My HS graduation picture from the year I was abused.

I am a survivor of childhood sexual abuse.

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My story, nor any of the other hundreds that have been in the media, this or past sessions, have made any dent in the intransigence of Senator John Flanagan and his Republican leadership. They claim to have compassion for the victims and that they are definitely discussing “amongst themselves” ways to find justice for victims of child sexual abuse. But their loyalty to the financial interests of the Roman Catholic Church, the Boy Scouts of America and other institutions clearly outweigh that compassion.

They argue that they need to protect the innocent from unforeseen consequences the Child Victims Act might have, especially from the component commonly referred to as a “look back window”, which enables adult child sexual abuse survivors a window of opportunity, for a period of one year, to hold their abusers accountable. They want to prevent doing damage to reputations by fraudulent claims. They fear those dependent on charitable works will suffer because financial resources will be used to pay out large awards. And they predict the court system will be crippled due to an avalanche of new filings. These all might sound like legitimate concerns on their face but none are borne out by the experiences of states where reforms with “look back windows”, including California, Delaware, Minnesota, Hawaii, Illinois and Florida, have actually been enacted.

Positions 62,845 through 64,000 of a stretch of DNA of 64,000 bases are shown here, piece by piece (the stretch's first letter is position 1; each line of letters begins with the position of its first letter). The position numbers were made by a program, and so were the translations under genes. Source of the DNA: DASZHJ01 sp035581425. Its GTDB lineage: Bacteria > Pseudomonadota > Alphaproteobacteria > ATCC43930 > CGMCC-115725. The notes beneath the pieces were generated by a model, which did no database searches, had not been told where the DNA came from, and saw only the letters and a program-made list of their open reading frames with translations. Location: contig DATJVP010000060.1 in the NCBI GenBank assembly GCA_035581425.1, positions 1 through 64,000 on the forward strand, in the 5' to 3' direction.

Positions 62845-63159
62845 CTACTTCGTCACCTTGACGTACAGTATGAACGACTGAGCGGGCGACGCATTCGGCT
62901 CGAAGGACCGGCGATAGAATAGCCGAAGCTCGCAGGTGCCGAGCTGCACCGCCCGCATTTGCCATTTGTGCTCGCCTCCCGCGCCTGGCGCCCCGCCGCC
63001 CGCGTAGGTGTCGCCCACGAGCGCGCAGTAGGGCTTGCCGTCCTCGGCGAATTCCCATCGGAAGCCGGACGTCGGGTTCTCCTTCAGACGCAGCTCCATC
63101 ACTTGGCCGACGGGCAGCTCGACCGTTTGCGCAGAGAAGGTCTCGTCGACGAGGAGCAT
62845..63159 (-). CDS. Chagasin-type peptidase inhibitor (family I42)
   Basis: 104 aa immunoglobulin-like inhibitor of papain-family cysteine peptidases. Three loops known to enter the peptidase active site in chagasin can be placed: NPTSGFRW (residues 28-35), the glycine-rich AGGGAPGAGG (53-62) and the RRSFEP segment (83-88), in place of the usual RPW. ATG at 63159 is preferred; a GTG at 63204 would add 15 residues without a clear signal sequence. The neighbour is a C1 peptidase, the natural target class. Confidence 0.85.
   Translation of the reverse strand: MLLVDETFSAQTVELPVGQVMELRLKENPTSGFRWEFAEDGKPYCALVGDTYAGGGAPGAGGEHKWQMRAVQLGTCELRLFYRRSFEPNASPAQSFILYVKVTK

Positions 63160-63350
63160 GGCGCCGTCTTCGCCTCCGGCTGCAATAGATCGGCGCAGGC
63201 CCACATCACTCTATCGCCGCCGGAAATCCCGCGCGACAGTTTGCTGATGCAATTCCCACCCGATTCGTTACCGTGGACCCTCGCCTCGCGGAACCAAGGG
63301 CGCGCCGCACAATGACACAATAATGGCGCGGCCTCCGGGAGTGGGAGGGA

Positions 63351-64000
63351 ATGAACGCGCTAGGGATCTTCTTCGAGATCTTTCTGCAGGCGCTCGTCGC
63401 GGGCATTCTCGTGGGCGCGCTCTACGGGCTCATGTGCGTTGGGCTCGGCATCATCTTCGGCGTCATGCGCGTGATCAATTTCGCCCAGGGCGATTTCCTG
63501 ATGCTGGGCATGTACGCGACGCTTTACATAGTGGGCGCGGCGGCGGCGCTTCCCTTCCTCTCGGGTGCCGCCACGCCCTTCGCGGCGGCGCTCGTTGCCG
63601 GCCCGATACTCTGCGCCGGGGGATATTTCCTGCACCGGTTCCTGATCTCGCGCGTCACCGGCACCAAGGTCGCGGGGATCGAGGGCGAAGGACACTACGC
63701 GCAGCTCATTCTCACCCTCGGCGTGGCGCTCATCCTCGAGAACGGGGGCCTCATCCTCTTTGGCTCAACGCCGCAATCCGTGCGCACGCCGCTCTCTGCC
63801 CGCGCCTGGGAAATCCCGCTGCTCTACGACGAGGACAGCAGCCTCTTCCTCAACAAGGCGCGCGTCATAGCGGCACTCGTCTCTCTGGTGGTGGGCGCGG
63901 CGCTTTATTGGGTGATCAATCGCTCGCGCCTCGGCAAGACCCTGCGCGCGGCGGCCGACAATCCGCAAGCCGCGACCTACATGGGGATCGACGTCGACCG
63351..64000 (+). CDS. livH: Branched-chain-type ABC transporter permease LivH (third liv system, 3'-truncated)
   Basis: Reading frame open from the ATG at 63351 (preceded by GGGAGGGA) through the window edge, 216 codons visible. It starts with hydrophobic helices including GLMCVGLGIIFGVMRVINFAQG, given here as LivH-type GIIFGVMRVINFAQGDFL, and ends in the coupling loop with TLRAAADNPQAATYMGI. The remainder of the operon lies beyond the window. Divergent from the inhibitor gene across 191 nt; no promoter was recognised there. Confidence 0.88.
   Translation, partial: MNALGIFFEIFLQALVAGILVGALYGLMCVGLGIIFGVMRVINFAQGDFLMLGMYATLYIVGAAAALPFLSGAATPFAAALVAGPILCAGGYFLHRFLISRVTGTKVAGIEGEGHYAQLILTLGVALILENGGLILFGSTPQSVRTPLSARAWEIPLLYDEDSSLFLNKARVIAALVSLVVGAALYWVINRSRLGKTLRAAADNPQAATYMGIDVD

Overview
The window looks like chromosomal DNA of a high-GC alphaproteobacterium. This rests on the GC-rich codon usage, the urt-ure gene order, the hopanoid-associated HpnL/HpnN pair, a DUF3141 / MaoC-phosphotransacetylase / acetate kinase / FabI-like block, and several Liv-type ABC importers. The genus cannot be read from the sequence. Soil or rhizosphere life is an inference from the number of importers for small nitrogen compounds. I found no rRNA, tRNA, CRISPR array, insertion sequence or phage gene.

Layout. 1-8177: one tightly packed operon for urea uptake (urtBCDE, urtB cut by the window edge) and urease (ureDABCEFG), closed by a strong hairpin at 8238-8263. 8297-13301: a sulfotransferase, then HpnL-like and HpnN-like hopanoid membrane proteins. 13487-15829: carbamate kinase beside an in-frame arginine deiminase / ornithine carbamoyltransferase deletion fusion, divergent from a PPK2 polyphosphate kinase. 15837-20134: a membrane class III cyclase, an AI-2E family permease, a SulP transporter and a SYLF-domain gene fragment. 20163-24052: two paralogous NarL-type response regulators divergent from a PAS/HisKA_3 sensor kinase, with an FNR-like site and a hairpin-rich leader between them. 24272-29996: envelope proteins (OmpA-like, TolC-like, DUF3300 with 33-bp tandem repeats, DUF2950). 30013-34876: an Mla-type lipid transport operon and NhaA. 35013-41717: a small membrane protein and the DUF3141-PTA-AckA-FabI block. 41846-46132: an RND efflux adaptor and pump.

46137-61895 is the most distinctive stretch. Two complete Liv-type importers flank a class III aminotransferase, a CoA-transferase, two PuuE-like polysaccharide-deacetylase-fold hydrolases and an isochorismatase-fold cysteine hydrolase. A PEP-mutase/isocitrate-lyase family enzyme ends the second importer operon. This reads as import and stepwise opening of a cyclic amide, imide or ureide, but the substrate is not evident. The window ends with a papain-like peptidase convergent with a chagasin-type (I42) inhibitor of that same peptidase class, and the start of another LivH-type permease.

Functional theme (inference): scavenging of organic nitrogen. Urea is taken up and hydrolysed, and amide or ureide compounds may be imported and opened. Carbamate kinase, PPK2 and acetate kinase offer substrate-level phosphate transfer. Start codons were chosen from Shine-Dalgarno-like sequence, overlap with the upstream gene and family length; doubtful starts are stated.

The lawmakers blocking the Child Victims Act in New York are fully aware that not one of the above catastrophic predictions has come to pass where reforms included a look back window. Virtually no false claims or allegations have been reported by the courts. No charitable works have been impacted or services discontinued due to money being siphoned away by judgements awarded to survivors. No avalanches of claims have clogged or had any adverse impact on the functioning of the courts in these states. In fact, many states have had so much success identifying predators that were still at large and abusing children that they have renewed or extended these windows after the initial periods expired.

If the politicians and the institutions that seemingly own them already know these things (and they do because we have been telling them for years now), what then is the real reason for standing in the way of this common sense legislation. In a word, fear. Fear that the private records of the institutions that need to protect their reputations and cash flow will be exposed in a court proceeding. When they can deal with individual victims, as they prefer, in isolation from others, they can assure their secrets are safe. If a case get to court, however, how they handled allegations of sexual abuse, sweeping them under the rug and moving predators elsewhere, thus endangering even more children, often for decades, becomes public knowledge.

The hold these institutions have over the Senate Republicans and possibly Governor Cuomo, (though the jury is still out on him as he has three days left to prove otherwise) should frighten the voters of NY State. For 11 years this battle has been fraught. But David is getting stronger and Goliath is losing credibility rapidly. There is only one ultimate ending possible. We will know very soon whether it will be this week or a session yet to come when it happens. The Senate in NY State needs to decide when they are going to give up, because we never will.

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